View Single Post
Old 01-23-2004, 02:58 PM   #9
SmokeEater
Insert Image Here
 
User InfoThanks / Tagging InfoGifts / Achievements / AwardsvBActivity Stats
SmokeEater has a reputation beyond repute
SmokeEater has a reputation beyond reputeSmokeEater has a reputation beyond reputeSmokeEater has a reputation beyond reputeSmokeEater has a reputation beyond reputeSmokeEater has a reputation beyond reputeSmokeEater has a reputation beyond reputeSmokeEater has a reputation beyond reputeSmokeEater has a reputation beyond reputeSmokeEater has a reputation beyond reputeSmokeEater has a reputation beyond reputeSmokeEater has a reputation beyond reputeSmokeEater has a reputation beyond reputeSmokeEater has a reputation beyond reputeSmokeEater has a reputation beyond repute
Join Date: Nov 2002
Location: Norman, OK
Posts: 644
Credits: 0.00
Savings: 0.00
A little off subject but...

I was an Interpeter in my church for a Deaf congregation for three years. In the United States (maybe Canada), the most widely used form of sign language is called ASL, or American Sign Language.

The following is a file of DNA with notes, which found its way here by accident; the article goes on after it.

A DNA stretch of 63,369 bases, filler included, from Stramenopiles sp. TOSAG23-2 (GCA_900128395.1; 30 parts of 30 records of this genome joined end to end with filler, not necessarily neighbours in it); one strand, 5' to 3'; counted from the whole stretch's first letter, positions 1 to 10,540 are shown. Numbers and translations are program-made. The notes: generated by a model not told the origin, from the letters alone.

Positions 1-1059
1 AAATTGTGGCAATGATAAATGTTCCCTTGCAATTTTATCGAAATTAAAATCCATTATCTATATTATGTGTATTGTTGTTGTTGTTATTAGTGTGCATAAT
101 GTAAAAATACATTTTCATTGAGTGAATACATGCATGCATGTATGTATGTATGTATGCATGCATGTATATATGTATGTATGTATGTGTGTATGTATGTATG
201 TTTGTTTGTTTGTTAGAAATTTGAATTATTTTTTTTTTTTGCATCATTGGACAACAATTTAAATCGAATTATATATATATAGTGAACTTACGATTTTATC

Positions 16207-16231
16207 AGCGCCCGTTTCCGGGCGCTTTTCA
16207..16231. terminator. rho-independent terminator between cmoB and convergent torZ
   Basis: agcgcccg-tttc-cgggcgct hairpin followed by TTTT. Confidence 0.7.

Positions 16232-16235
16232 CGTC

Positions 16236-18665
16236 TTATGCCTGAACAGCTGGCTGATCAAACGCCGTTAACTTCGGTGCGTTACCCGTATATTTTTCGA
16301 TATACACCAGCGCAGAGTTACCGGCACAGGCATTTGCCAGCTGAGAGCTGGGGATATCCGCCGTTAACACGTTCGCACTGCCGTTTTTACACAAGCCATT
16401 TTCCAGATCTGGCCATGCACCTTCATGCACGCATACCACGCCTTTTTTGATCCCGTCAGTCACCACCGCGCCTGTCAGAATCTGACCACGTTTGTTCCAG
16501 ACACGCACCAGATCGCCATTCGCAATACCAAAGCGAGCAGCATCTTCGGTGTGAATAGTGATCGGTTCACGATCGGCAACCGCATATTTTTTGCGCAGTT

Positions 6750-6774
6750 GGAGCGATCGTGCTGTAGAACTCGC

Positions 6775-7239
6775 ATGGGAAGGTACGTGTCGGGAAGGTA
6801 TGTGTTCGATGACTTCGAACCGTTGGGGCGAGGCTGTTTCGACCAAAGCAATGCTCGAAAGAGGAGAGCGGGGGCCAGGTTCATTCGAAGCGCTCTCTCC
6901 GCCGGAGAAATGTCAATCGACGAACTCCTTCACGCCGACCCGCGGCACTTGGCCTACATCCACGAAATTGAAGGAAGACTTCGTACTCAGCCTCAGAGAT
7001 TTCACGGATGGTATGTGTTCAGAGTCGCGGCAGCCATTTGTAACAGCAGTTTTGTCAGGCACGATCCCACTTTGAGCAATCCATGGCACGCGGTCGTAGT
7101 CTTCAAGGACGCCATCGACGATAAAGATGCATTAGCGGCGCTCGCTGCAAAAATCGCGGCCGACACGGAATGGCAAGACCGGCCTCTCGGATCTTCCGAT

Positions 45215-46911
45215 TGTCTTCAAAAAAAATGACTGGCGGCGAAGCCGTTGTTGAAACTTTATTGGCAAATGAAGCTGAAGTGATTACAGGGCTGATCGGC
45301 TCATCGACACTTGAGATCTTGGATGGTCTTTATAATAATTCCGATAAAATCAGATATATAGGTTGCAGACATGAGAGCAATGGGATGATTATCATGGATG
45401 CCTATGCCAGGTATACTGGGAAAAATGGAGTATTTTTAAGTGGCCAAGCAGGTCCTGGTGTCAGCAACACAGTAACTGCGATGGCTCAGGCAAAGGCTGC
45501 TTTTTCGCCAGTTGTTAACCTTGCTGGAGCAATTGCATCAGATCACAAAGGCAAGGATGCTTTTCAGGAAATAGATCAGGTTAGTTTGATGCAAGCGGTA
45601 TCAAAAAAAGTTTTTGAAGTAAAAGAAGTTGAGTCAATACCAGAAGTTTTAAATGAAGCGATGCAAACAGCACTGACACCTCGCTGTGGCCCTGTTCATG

When translating English or another language into ASL, you do not translate literally, or word for word. In ASL you try to convey a thought, or a meaning as opposed to an entire sentence or message.

For example, if I were to interpet (in the deaf communitity it is called Interpeting and not Translating) the sentence....

"I went to the store and bought some candy."

In ASL it would be signed/interpeted like this

"Go to store, Candy I bought and ate."

If I remember correctly future, present, and past tenses are more or less understood by the interpeter and the one recieving the sign.

If anyone has read any deaf literature you will see that it is completely different. Why? Because deaf who are brought up with ASL are taught to read ASL. Reading English is very, very, very difficult for them. Almost like reading a foreign language.

I gave up ASL and interpeting because I was forced into it, and I hated my time in the deaf congregation. But being in that enviornment for three years you pick up a thing or two. I was supposed to be NAD-RID certified, but I rebelled against my folk and refused to do it. I would have made some big money too.

Now I've been away for that 5 years, and I've all but forgotten much of it...
__________________
***Edited for explicit content***
SmokeEater is offline   Reply With Quote Share with Facebook